Haunted by the pastThe Maoists of various stripes are betraying their lack of commitment to transitional justice.
It took a minor Supreme Court order to its administration to register petitions against Prime Minister Pushpa Kamal Dahal—not a first investigation report, or a police investigation, leave alone criminal prosecution—for brothers long lost in the Kumbh Mela of Nepali politics to suddenly remember their Maoist roots and scramble back home. The haste with which the disparate parties and individuals claiming the Maoist gene rejuvenated their bonhomie as if they had never been separated betrays the spectre of the criminal justice system in their minds. If only the comrades-turned-enemies-turned- comrades had been as vigilant about timely completion of the transitional justice process!
The who’s who of leaders with Maoist backgrounds and who had been part of the insurgency have been riled up by the momentum built by the Supreme Court order. The order has, in fact, acted as a catalyst for a get together of former and current Maoists, as was evident in the hitherto unimaginable meeting of the top leaders in Baluwatar, the Prime Minister’s residence, to discuss a joint strategy on transitional justice. What is intriguing is that the Maoist leaders, despite some of them being in mainstream politics for a decade and half, harbour the same megalomania that they are unquestionable, and that their past actions are to be forgiven and forgotten en masse as an inevitable rite of passage of history. This was evident in Baburam Bhattarai’s barbs against “dollar farmers”, as if those who seek justice in insurgency-era cases of violation of human rights are all foreign agents.
Given how riled up the Maoists of various shades are by the mention of transitional justice, their commitment to the process naturally comes under suspicion. Everyone from Prime Minister Dahal to Netra Bikram Chand to Renu Dahal has been ruffled by the calls for justice in the insurgency-era cases of human rights violations. Moreover, the National Human Rights Commission on Tuesday added insult to their injury by urging government and concerned parties to conclude the transitional justice process without delay. The commission has rightly pointed out that questioning petitions seeking justice may have unintentional effects on the victims’ right to seek justice. No matter how rattled they are with the most fundamental questions of justice, the Maoists, and by extension all parties to the conflict, should understand that such calls were a long time coming, an inevitable consequence of an eternal delay in the transitional justice process.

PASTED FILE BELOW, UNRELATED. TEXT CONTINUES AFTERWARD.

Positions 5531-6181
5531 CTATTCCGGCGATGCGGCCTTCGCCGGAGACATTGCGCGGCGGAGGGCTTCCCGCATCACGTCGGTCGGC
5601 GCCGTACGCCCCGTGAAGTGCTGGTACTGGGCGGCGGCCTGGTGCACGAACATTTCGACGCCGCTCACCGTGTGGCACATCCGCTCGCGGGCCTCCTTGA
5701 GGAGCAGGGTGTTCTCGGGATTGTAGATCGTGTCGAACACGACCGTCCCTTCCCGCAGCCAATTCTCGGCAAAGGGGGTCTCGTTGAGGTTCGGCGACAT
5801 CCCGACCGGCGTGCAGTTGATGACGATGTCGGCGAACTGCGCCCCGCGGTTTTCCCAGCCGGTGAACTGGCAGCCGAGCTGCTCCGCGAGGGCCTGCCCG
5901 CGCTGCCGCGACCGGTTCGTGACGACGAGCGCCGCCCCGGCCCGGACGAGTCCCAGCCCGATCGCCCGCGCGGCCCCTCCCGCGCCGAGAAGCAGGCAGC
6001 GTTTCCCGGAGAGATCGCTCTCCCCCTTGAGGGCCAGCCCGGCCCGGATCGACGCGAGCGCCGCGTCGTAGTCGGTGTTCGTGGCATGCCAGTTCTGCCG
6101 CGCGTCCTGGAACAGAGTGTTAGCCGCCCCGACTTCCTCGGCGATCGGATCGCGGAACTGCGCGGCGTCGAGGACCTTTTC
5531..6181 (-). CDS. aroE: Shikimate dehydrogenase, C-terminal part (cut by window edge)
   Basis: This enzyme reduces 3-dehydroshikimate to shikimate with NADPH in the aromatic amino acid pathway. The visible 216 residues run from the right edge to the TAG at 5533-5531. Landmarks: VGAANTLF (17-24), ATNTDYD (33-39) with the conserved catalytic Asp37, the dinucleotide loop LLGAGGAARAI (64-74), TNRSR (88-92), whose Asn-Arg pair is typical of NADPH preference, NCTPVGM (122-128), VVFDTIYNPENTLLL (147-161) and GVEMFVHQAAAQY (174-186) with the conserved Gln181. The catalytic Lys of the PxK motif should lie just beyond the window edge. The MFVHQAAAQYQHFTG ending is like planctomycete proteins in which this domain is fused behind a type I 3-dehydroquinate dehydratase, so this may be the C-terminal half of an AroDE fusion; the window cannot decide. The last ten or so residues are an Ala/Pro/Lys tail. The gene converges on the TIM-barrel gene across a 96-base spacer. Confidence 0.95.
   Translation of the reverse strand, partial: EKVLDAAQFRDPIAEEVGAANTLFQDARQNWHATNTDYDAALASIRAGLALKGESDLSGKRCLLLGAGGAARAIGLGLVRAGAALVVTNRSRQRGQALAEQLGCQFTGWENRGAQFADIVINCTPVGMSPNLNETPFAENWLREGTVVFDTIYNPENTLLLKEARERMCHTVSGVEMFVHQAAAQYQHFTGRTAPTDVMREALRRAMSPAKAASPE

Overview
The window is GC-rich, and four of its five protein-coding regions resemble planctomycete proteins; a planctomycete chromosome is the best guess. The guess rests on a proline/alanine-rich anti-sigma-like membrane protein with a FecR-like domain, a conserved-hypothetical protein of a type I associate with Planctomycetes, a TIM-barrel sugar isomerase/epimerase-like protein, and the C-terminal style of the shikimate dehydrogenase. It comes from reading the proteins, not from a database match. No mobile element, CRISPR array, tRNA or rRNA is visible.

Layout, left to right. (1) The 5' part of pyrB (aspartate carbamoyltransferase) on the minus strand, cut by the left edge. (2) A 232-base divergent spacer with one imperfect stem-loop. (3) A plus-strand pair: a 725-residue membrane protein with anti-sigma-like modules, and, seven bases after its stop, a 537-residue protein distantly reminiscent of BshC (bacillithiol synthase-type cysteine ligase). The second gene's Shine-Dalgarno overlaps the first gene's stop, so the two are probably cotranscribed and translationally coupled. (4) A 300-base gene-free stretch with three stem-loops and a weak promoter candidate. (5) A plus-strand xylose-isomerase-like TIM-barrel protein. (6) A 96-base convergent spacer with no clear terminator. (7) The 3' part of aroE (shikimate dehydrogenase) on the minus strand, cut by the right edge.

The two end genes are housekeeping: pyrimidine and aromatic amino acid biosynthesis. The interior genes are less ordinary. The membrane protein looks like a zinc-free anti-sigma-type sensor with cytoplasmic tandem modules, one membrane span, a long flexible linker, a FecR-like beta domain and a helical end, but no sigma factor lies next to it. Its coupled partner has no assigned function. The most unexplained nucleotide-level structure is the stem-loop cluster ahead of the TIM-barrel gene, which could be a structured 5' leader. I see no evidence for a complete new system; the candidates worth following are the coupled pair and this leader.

Beyond the hue and cry over the slightest inconvenience, the eight parties that have taken up arms against recent calls for justice, and all parties to the conflict, must understand that completing the justice process at the earliest is the only way out. The delay has largely to do with the fact that while some parties want mass amnesty, others want mass punishment in cases of gross violation of human rights. The right way out is to move ahead with a common understanding that neither of those approaches is justified, and that each case will be solved based on individual merit, and in doing so, the perspective of the victims would be given primacy. The victims, meanwhile, should seek justice as one homogenous group rather than let petty divisions come in the way of their collective fight for justice. The more divided they are, the more elusive justice will be.